Mission San José offers guided ranger tours at 10 a.m., 11 a.m., 2:15 p.m. and 3:15 p.m. to walk visitors through the mission way of life. Find picnic tables, an interpretive movie and restrooms at the visitor center, located outside of the walls.
Located at 607 San Jose Dr. and open daily from 9 a.m. to 5 p.m. Free
Mission San Juan Capistrano
Originally founded in East Texas in 1716, the mission transferred to this location in 1731. Mission San Juan Capistrano had less land than other missions to use for crops and had issues with its population abruptly abandoning the mission. Though residents grew many crops including corn, beans, chilies, melons, squash and sugar cane. Surplus produce and cattle were traded with the other missions and Mexico. Agriculture remains as important today as 300 years ago.
See the mission’s white plaster exterior, replastered after a renovation in 2012.
Located 9101 Graf Road and open daily from 9 a.m. to 5 p.m. Free
The oldest East Texas mission formed in 1690 and in 1731 the residents moved to Mission Espada. Constructed of brick where the others missions featured stone, Mission Espada sits last on the Mission Trail.
See a loom that was used to make cloth from the sheep’s wool, grown nearby. Near the Mission Espada, the original aqueduct remains. Used for irrigation, the duct was constructed in the 1740s and carried water from the nearby San Antonio River.
Located at 10040 Espada Road and open daily from 9 a.m. to 5 p.m. Free
The San Antonio Mission Trail
Each of the mission is about 2 to 3 miles away from each other and there’s a hike and bike connecting all of the missions. The Mission Trails Hike and Bike runs along the San Antonio River with dedicated sidewalks. In total, it’s a 10 mile trail, much of it along the San Antonio River.
There’s even B cycles along the route for you to rent (via an app) and park at the Missions. Or visitors can drive between the missions.
Here’s a link to the Mission Trails Hike and Bike trail.
Kids at the San Antonio Missions
Pick up a Junior Ranger booklet at the San Jose Visitor Center and complete the activities for a collectable badge. This booklet takes about an hour to complete and adds to the educational experience.
My boys loved exploring the Alamo and running through the Mission’s grounds where history came alive. The Battle of the Alamo diorama and the antique weapons thrilled my boys.
Brief History of San Antonio Missions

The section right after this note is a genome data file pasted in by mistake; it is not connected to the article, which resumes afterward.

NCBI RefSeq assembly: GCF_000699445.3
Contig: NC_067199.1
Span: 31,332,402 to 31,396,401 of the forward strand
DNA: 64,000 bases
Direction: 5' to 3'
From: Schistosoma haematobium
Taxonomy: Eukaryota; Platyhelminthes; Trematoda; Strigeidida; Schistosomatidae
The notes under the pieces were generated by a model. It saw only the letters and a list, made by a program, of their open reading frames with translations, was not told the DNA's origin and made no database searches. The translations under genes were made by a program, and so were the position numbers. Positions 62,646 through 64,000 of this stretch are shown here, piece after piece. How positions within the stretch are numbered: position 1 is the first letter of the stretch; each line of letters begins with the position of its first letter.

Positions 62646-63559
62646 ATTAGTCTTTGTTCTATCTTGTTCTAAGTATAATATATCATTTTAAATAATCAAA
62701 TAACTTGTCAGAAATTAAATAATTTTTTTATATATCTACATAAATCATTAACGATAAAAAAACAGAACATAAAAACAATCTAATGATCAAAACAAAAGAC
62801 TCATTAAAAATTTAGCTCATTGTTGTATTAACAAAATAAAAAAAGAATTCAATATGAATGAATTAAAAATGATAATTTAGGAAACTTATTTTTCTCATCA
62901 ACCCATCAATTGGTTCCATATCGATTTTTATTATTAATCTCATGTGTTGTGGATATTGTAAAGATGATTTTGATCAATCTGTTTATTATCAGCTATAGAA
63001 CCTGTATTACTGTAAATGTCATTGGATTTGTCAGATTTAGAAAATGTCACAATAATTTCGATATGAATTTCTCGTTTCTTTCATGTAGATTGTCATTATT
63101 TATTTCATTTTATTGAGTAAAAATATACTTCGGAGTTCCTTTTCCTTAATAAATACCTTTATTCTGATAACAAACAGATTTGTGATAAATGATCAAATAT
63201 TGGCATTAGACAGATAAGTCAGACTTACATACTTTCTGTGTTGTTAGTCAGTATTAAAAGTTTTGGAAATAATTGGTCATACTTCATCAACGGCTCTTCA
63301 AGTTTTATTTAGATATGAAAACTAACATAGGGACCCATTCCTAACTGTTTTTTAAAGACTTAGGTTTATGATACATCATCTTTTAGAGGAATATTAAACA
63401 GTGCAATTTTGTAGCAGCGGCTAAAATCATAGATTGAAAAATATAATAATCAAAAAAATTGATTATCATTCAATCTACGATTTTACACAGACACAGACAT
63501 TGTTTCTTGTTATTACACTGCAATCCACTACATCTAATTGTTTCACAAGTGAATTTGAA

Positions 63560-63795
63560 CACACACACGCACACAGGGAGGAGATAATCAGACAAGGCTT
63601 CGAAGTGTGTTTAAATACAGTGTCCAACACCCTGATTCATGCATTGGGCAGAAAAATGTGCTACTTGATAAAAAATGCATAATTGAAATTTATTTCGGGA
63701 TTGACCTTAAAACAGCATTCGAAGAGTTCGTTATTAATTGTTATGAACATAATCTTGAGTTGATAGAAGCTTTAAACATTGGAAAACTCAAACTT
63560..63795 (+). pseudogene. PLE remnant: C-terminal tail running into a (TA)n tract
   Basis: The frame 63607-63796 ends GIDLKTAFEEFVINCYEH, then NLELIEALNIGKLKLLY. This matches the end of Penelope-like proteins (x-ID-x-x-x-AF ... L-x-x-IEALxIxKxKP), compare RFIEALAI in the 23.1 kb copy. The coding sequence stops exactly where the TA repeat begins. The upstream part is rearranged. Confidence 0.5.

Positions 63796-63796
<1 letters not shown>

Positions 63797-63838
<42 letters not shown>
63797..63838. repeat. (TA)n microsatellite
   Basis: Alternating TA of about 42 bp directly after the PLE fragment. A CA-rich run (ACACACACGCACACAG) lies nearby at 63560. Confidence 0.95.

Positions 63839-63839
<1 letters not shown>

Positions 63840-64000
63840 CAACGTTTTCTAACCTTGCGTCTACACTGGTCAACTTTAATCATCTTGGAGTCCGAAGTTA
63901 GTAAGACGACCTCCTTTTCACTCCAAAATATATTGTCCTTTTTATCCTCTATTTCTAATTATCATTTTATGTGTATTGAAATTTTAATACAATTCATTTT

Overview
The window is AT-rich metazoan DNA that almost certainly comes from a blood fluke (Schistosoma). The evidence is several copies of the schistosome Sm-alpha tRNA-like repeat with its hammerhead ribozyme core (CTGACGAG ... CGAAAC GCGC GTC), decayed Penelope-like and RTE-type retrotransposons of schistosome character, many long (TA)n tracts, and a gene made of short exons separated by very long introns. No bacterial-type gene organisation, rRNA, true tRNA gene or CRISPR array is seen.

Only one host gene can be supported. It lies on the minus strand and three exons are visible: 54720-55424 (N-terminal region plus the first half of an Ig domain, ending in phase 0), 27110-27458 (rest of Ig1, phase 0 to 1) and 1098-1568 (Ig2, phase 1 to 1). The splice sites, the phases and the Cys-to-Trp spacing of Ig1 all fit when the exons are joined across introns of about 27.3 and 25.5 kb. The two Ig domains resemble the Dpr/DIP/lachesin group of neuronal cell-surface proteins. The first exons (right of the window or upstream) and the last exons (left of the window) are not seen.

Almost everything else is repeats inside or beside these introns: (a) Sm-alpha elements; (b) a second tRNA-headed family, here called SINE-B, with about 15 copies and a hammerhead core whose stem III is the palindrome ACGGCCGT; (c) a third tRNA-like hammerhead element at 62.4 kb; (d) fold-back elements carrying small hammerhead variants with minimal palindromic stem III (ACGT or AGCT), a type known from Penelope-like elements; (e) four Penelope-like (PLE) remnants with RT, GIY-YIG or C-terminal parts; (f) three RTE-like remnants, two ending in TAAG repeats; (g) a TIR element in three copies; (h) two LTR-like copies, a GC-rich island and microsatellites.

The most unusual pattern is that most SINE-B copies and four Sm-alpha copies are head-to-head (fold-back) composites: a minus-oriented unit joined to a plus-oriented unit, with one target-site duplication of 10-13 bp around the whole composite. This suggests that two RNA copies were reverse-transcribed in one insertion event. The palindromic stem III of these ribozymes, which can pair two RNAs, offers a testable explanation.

Long before Texas became a state or the United States became a nation, a group of Franciscan friars built five missions along the San Antonio River. Starting in 1718 with the Alamo and later the Mission San José in 1720, the Spanish friars offered the Coahuiltecan Indians living in South Texas protection and sustenance.
In this area of Texas, the Coahuiltecan Indians suffered from frequent Apache and Comanche attacks and European diseases. The San Antonio Missions offered protection and the Franciscan friars taught the Coahuiltecan Indians new vocational skills along with a new religion and a couple of languages, Spanish and Latin.
After the East Texas Spanish missions floundered, the remaining residents moved to San Antonio. Finding wildlife, timber and water in abundance, mission life offered structure. With daily devotions, education for the children and lessons in farming, domestic skills and modern building techniques for the adults, mission life provide a community.
In 1775 the San Antonio Missions were secularized, no longer necessary for survival for the Coahuiltecan Indians. Though the missions remain active churches in the surrounding communities. In 2015, the United Nations recognized the Alamo and the four San Antonio Missions as a UNESCO World Heritage Site.
Where’s the San Antonio Missions
The San Antonio Mission Trail starts south of the Alamo. Located in downtown San Antonio, the Alamo resides 10 miles south of the San Antonio airport and steps from the Riverwalk at 300 Alamo Plaza.
Mission Road connects all four missions, about two to three miles apart. Take the Mission Hike and Bike trail to visit the San Antonio Missions, 16 miles roundtrip. A pleasant trip for adults and older kids riding along the scenic San Antonio River.
Drive, walk, bike or use public bus transportation to reach the missions. Find lodging and food service near the San Antonio Missions National Historical Park though not located within the park boundaries.
Know Before You Go
- The Alamo remains hallowed ground for Texans, please remove hats and photos are not allowed inside of the church, the main building.
- The Missions remain active churches with ceremonies on the weekends.
- Take a refillable water bottle. All the missions feature water fountains but not all have food service.
- Use caution on Mission Road and River Walk Hike-and-Bike Trail using rain events as this area floods.